Frolic

Friday, August 3, 2018

Another Fun Gadget, the Underbraider

This is a gadget that I believe came standard in the attachment set of the older machines - I'm talking about the OLD black Singers from the early 20th century.  At that time, it was probably common to adorn garments with braid, thus the underbraider which attached it from the bobbin-facing side of the fabric, as the name implies.

For this attachment, it doesn't matter which shank type you have, but you do have to have a machine which has the holes in the bed and the throat plate that match up with the slot to screw it on, and the little clamp that holds it in place.  The majority of old Singers have this configuration - this is on my Singer 237.



So what you do is insert braid, or whatever 1/8" embellishment you're using, into the slot:



Another thing you must have is the short, open-toed quilting foot.  A regular straight stitch presser foot won't work because the toes are too long and too close together to allow for the slot that feeds the braid/ribbon.

HOWEVER...

Here's a good thing to know: if you don't have that type of quilting foot available, then you can use your button foot!  That is what I'm using here.  It is almost exactly the same and works perfectly well.




So naturally you match your bobbin thread to the embellishment you are sewing on which is going onto the right side of the fabric which is face down.  If you are following some kind of outline or design, you can sketch that on the back of the fabric which is face up.  Now sew!

Let me take a moment and point out how quietly and smoothly this machine sews.  I like it better each time I use it.   Excellent machine!



And here is the right side  (this fabric sample is an old press cloth so please excuse the scorch marks!)




What I think will be even more useful for me is sewing on tiny rick-rack.  If you are so lucky as to have some vintage baby rick-rack, this is the perfect gadget for sewing it on.  (Modern baby rick-rack isn't as tiny as the older kind, and may not fit.)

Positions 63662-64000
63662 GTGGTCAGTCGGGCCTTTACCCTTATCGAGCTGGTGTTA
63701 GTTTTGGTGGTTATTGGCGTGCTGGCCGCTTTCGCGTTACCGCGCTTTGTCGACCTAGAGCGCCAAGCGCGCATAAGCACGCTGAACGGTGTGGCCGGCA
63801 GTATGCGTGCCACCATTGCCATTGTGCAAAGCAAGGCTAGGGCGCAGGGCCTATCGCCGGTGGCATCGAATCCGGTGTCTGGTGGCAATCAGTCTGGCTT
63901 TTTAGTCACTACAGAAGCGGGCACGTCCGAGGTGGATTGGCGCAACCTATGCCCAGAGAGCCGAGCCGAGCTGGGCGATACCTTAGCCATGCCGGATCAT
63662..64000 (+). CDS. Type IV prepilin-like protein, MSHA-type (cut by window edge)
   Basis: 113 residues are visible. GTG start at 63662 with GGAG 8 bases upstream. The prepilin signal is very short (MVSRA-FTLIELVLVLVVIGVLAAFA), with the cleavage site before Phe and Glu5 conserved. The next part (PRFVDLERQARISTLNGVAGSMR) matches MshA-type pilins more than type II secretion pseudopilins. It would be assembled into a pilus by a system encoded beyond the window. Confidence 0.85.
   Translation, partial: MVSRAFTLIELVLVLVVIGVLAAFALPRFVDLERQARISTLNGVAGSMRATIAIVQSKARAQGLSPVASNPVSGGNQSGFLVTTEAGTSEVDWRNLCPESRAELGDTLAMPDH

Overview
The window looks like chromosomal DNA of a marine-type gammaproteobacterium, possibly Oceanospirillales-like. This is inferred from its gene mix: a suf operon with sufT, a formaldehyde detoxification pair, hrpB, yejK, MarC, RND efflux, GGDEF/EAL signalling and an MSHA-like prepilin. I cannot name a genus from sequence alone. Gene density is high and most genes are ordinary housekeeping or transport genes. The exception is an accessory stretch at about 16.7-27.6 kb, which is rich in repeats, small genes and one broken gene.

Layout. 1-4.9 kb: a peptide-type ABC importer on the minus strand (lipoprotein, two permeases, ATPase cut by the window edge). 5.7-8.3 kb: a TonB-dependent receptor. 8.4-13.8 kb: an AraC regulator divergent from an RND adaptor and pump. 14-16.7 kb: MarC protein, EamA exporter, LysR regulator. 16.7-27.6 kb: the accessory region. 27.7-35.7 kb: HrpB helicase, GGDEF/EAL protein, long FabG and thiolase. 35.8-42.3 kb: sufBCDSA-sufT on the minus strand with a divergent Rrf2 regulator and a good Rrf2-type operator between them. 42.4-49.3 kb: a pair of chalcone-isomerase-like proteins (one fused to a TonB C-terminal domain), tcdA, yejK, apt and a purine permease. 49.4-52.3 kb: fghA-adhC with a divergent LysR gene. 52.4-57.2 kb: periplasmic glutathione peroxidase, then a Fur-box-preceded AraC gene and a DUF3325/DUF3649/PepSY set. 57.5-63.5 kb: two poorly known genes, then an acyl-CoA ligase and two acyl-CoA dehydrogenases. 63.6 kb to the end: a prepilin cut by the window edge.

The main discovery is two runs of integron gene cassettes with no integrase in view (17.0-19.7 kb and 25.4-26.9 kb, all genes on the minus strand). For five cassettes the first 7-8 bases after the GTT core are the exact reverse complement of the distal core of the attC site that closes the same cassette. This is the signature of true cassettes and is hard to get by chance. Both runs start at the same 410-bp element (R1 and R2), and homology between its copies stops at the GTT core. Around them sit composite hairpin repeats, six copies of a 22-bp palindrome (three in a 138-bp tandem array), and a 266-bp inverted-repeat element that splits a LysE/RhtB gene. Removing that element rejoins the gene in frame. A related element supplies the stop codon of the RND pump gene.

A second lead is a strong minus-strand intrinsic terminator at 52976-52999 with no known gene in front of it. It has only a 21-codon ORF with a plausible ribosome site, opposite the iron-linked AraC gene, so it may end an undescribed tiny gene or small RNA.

I collect vintage rick-rack.  I love this stuff!

So if you are making a hem, for example, and want rick-rack along the hemline, you can do it in one operation from the wrong side.

You can't tell, but this is very tiny rick-rack, just 1/8" wide

The top thread popped through a bit here, so I could have adjusted the tensions.  But you can still get the idea.

This gadget won't necessarily rock your world, but if you happen to find one in an old box of attachments like I did, now you'll know what to do with it.





7 comments:

  1. That's amazing! I'm going to have to try that one.

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  2. Interesting! Fun learning about all of the attachments--thanks!

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  3. Thanks for that instructional demo. I need to learn more about the various gizmos that I’ve accumulated with old machines. Neither my wife nor I use attachments much except for the Singer Professional Buttonholer. Just thinking to myself...I wonder if a satin stitch foot would be adequate for using the Underbraider that you show?

    On another note: Have you given any more thought to converting that Singer 237 to treadle operation? (I hope, I hope, I hope.....)

    CD in Oklahoma

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    1. Treadling it is definitely an option - at some point I want to try it. I have a 15-90 in my treadle stand now, but it might be fun to treadle a zigzag machine. The 237 sews so nicely, I'm sure it will do great....keep you posted!

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  4. It would be interesting to find out when this model of Underbraider was introduced, and what models of Singer machines were prevalent at the time and intended to accept the attachment. It would also be interesting which subsequent Singer models would accept the attachment, which ones wouldn’t, and why. I see that the swingarm 200, 300, 400-series machines don’t have the hole in the needle plate, nor do the later 200-series Fashion Mate models.

    CD in Oklahoma

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  5. I didn't even know that baby rick-rack was getting more and more difficult to find.

    I found--but didn't mark--a blog where the gal was using an underbraider from the 1880s. Some attachments have been around a lot longer than we may imagine.

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